The International Maritime Organization (IMO) has amended the Safety of Life at Sea Convention (SOLAS) to require, as a condition for loading a packed container onto a ship for export, that the container has a verified weight. The shipper is responsible for the verification of the packed container’s weight. This requirement will become legally effective on July 1, 2016. After that date, it would be a violation of SOLAS to load a packed container onto a vessel if the vessel operator and marine terminal operator do not have a verified container weight. The SOLAS amendments provide that there are two methods shippers may use to determine the container weight once the container packing process has taken place. This requirement will apply globally. Shippers, freight forwarders, vessel operators, and terminal operators will all need to establish policies and procedures to ensure the implementation of this regulatory change. Because there have been questions about what the specific nature of the SOLAS changes are, the World Shipping Council provides the following basic synopsis of the SOLAS requirement.
Basic Principles Under the SOLAS Requirement
Before a packed container can be loaded onto a ship, its weight must be determined through weighing. 1 It is a violation of SOLAS to load a packed container aboard a vessel to which SOLAS applies without a proper weight verification. There is no exception to this requirement.
Under the SOLAS amendments, there are two permissible methods for weighing: Method 1, which requires weighing the container after it has been packed, or Method 2, 2 which requires weighing all the cargo and contents of the container and adding those weights to the container’s tare weight as indicated on the door end of the container.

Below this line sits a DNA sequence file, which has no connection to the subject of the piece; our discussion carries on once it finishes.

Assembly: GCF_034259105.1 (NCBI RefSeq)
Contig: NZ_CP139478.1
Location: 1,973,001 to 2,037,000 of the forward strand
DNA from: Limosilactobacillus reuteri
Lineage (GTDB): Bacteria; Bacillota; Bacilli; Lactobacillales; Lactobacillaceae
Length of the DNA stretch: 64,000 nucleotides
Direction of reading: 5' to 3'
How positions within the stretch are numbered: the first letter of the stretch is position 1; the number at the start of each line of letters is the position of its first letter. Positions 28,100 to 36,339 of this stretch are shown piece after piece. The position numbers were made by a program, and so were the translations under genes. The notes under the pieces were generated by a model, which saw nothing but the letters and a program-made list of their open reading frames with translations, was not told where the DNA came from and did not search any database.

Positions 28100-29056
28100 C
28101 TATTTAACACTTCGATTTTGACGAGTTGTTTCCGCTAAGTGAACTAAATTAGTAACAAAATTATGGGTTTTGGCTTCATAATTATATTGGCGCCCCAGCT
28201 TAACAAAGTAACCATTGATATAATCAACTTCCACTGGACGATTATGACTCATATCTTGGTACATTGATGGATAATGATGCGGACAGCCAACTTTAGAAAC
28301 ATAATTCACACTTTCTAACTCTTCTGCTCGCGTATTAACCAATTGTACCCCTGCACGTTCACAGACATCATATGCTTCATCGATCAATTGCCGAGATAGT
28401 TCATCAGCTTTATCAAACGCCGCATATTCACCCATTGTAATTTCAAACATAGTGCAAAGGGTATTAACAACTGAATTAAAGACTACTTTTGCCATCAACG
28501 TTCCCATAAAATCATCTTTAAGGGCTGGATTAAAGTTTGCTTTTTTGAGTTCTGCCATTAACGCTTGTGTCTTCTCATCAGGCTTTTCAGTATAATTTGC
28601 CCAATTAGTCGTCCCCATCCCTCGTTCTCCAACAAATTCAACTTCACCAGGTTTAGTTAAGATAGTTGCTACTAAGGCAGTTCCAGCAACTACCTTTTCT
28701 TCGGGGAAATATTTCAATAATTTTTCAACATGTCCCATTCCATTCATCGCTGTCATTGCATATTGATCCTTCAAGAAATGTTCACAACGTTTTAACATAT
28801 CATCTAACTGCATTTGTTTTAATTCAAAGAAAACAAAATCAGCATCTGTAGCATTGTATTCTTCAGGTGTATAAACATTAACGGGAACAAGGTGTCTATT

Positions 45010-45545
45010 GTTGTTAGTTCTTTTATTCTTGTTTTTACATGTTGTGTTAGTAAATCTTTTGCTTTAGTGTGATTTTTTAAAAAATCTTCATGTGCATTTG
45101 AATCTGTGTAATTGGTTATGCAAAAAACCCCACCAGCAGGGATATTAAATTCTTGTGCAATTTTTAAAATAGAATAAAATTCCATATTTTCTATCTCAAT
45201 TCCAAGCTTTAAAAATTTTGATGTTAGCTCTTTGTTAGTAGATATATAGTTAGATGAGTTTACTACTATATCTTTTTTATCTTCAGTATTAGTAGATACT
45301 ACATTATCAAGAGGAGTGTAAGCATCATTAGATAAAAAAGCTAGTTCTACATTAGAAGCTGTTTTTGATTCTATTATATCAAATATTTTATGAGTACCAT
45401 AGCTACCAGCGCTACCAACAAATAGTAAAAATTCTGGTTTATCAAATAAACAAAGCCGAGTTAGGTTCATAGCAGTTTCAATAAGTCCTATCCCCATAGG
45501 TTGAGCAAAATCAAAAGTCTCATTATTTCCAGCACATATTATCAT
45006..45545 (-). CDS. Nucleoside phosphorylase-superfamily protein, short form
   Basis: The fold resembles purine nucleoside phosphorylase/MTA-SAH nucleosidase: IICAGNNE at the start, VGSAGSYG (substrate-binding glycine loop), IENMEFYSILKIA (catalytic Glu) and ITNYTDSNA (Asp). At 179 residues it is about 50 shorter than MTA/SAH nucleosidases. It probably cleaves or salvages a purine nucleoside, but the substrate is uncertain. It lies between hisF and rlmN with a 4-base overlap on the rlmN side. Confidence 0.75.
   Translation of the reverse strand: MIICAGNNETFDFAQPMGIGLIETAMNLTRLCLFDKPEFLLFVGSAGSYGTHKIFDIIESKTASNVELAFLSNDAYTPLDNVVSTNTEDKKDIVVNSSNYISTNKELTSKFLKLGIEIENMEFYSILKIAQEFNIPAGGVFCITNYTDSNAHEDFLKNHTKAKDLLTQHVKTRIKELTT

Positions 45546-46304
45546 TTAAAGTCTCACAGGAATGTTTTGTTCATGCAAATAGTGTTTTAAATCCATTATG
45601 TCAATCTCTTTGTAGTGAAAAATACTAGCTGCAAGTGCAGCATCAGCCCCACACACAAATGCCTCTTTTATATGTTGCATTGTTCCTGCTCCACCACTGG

Estimating weight is not permitted. The shipper (or by arrangement of the shipper, a third party) has a responsibility to weigh the packed container or to weigh its contents. Under either Method, the weighing equipment used must meet national certification and calibration requirements. Further, the party packing the container cannot use the weight somebody else has provided, except in one specific set of defined circumstances.
A carrier may rely on a shipper’s signed weight verification to be accurate. The carrier does not need to be a “verifier” of the shipper’s weight verification. Nor do the SOLAS amendments require a carrier to verify that a shipper providing a verified weight according to Method 2 has used a method which has been certified and approved by the competent authority of the jurisdiction in which the packing and sealing of the container was completed. However, it is important to note that, for the shipper’s weight verification to be compliant with the SOLAS requirement it must be “signed”, meaning a specific person representing the shipper is named and identified as having verified the accuracy of the weight calculation on behalf of the shipper.
The lack of a signed shipper weight verification can be remedied by weighing the packed container at the port. If the marine terminal does not have equipment to weigh the container and provide a verified weight, alternative means must be found to obtain a verified container weight; otherwise, the packed container may not be loaded on to the ship.
When a marine terminal receives a packed export container that does not have a signed shipper weight verification, there will need to be processes in place at the terminal for obtaining the weight of such containers and using such weights in the vessel stow plan. Terminals and carriers will need to agree on how these situations will be handled.
If a packed container is weighed at the load port, that weight is to be used for vessel stow planning.
Vessel stow plans should use verified weights for all packed containers loaded on board.